Integrity Legal

25th May 2010

As the world becomes ever more integrated due to economic globalization international organized crime has increased. One issue that has become increasingly concerning for law enforcement agencies around the globe is human trafficking. Many of the people in less developed nations wish to travel to wealthier industrialized countries in order to enjoy the benefits of relatively higher wages. This leads to the growth of “human smugglers” who specialize in assisting illegal immigrants by transporting them from their home country to their desired destination. Unfortunately, a great deal of evidence has been brought to light which suggests that many of these immigrants are placed in conditions which could easily be described as inhumane and many of them are further forced to work under difficult conditions in order to pay back their smugglers for transporting them to their new country.

Recently, the website ThaiVisa.com posted the following:

“Two Japanese men have been arrested in Thailand on suspicion of people smuggling, a police spokesman said Tuesday. The first man, identified by police only by his surname, Bekku, was arrested Monday when he tried to renew his visa. The second man, Tanaka, was arrested later at his apartment in Bangkok. The pair, both in their 60s, are accused of involvement in smuggling people from Thailand and its neighbouring countries. ‘They were arrested on warrants issued by the Japanese police on charges of human smuggling,’ said the spokesman, Major General Manoo Mekmok.”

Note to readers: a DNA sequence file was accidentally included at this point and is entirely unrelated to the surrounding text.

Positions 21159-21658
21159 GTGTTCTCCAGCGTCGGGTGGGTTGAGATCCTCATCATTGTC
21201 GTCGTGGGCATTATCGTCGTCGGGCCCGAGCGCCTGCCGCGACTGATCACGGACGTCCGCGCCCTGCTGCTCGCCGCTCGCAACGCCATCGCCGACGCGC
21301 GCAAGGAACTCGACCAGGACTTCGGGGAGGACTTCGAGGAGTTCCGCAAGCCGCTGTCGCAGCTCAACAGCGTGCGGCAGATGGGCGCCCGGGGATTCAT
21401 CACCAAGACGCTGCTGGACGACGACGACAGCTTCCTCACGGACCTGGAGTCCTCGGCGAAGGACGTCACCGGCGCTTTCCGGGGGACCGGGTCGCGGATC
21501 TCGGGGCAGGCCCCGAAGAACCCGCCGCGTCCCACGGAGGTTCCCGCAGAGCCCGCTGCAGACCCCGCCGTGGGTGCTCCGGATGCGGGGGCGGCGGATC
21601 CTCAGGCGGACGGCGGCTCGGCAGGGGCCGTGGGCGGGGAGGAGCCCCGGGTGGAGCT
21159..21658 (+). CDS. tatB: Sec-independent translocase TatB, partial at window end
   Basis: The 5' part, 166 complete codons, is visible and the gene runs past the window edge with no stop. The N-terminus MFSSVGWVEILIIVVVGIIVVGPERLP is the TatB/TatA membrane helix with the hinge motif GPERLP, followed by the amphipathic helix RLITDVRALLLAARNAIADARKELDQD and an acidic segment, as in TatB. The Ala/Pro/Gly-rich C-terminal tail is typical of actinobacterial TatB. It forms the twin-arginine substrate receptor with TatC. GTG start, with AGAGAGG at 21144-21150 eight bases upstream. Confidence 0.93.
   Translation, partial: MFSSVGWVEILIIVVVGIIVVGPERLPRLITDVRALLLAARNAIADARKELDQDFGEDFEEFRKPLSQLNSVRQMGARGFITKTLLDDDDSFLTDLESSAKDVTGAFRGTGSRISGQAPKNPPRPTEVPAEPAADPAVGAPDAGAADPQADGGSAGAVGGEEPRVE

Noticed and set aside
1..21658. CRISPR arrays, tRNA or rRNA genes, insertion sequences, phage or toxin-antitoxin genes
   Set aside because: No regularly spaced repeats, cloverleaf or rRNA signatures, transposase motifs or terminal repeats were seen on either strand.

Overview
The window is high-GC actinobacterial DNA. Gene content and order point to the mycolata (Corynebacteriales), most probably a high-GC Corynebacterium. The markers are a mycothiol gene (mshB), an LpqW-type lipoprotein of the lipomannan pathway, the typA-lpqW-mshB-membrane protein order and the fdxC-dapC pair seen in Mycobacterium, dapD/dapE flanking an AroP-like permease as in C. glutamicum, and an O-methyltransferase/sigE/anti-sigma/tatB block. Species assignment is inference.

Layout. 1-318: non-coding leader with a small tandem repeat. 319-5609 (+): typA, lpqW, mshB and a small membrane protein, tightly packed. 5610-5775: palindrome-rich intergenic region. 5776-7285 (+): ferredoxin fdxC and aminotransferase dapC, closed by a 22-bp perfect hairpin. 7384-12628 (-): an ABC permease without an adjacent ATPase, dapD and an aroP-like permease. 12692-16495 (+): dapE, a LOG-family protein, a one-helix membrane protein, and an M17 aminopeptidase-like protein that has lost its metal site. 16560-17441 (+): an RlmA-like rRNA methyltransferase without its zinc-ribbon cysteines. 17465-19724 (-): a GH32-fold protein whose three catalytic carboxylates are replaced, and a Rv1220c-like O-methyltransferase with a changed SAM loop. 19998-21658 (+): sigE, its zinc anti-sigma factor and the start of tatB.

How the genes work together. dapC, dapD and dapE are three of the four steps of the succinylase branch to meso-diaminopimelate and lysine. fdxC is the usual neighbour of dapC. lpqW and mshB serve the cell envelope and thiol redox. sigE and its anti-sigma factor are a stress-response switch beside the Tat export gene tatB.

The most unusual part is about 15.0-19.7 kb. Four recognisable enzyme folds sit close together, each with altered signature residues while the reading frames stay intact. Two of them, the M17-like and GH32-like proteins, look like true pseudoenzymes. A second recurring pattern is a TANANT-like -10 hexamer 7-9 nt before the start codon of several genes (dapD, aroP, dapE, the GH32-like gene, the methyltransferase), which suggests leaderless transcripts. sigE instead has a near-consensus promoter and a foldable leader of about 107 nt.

Under Section 212(a)(2)(H)(i) of the United States Immigration and Nationality Act:

Any alien who commits or conspires to commit human trafficking offenses in the United States or outside the United States, or who the consular officer, the Secretary of Homeland Security, the Secretary of State, or the Attorney General knows or has reason to believe is or has been a knowing aider, abettor, assister, conspirator, or colluder with such a trafficker in severe forms of trafficking in persons, as defined in the section 7102 of title 22, is inadmissible.

Clearly, United States Immigration law takes the issue of human trafficking very seriously as it should since human trafficking is a major issue that causes many deaths each year while concurrently undermining the foundations of international law. Furthermore, those who are found guilty of offenses involving human trafficking are likely to be found inadmissible to the United States of America indefinitely as this ground of inadmissibility cannot be remedied through use of an I-601 waiver.
To learn more about US Immigration please see: US Visa Thailand.


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